Using SLAC’s X-ray laser, researchers have made detailed 3-D images of nanoscale biology, with future applications in the study of air pollution, combustion and catalytic processes.
Streamlining their journey through the electrolyte could help lithium-ion batteries charge faster.
The goal of these X-ray studies is to find ways to improve manufacturing of specialized metal parts for the aerospace, aircraft, automotive and healthcare industries.
Combining X-ray and electron data from two cutting-edge SLAC instruments, researchers make the first observation of the rapid atomic response of iron-platinum nanoparticles to light. The results could help develop ways to manipulate and control future magnetic data storage devices.
Unique device will create bunches of electrons to stimulate million-per-second X-ray pulses for LCLS-II.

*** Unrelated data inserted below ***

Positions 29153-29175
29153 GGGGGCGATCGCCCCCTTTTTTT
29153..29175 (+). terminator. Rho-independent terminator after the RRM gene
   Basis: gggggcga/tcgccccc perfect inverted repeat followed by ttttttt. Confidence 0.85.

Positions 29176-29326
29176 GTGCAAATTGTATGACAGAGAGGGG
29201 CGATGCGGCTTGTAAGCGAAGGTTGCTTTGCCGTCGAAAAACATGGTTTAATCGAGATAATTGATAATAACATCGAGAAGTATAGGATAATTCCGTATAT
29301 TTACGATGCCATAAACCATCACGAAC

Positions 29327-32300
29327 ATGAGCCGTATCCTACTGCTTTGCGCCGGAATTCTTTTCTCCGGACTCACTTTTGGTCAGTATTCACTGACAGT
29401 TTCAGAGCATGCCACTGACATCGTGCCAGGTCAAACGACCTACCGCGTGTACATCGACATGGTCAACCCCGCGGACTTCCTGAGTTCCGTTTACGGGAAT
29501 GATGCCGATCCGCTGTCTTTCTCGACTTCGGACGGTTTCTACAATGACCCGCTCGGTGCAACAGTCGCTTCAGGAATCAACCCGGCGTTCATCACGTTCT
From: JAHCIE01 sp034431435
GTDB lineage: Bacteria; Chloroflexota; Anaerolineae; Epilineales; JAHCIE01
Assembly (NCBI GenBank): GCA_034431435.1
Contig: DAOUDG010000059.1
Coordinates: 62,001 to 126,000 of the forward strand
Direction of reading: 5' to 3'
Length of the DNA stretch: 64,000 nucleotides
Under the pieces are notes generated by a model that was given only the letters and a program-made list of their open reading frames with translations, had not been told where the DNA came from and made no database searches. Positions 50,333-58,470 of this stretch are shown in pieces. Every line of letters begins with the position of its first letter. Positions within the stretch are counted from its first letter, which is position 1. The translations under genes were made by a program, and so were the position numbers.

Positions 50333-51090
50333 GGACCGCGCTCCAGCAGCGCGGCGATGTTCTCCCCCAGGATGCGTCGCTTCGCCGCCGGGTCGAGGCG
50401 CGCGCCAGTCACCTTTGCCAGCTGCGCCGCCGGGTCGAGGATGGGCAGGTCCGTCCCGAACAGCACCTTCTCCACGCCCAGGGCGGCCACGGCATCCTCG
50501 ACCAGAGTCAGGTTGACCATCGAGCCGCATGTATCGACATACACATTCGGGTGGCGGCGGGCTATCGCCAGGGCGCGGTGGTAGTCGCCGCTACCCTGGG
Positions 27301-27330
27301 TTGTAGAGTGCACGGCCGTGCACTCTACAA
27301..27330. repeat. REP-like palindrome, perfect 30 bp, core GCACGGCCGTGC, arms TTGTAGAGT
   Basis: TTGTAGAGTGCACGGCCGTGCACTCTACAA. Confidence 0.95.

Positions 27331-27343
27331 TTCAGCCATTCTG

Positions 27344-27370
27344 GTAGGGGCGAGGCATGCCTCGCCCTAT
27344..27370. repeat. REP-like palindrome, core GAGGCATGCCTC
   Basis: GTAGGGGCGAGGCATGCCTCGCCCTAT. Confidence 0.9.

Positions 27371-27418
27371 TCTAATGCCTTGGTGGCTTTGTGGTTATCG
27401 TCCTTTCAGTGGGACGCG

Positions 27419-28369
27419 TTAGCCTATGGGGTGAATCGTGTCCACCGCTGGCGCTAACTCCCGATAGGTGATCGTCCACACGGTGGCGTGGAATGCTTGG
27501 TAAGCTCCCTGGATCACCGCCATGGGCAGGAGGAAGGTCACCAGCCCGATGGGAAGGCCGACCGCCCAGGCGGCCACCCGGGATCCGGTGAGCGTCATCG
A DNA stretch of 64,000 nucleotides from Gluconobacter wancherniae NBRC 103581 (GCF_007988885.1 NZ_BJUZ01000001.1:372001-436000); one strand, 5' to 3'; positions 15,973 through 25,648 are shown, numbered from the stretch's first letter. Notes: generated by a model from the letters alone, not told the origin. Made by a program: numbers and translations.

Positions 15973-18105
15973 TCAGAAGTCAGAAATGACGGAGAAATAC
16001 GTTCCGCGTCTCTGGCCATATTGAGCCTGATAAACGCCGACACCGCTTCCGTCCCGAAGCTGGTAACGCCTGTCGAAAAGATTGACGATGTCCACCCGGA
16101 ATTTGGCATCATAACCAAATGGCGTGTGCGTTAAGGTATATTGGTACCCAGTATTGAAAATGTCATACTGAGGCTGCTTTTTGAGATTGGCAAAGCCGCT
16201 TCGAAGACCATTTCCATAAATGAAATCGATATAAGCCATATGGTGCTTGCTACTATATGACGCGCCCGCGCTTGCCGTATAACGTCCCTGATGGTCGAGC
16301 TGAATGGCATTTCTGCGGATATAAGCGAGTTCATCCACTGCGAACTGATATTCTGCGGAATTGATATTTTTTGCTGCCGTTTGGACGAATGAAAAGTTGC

The 40-foot-long segment of the new superconducting accelerator arrived on January 19, 2018 after a cross-country trip from Fermilab.
The first cryomodule has arrived at SLAC. Linked together and chilled to nearly absolute zero, 37 of these segments will accelerate electrons to almost the speed of light and power an upgrade to the nation’s only X-ray free-electron laser facility.
As members of the lab’s Computer Science Division, they develop the tools needed to handle ginormous data volumes produced by the next generation of scientific discovery machines.
Innovations at SLAC, including the world’s shortest X-ray flashes, ultra-high-speed pulse trains and smart computer controls, promise to take ultrafast X-ray science to a whole new level.
They created a comprehensive picture of how the same chemical processes that give these cathodes their high capacity are also linked to changes in atomic structure that sap performance.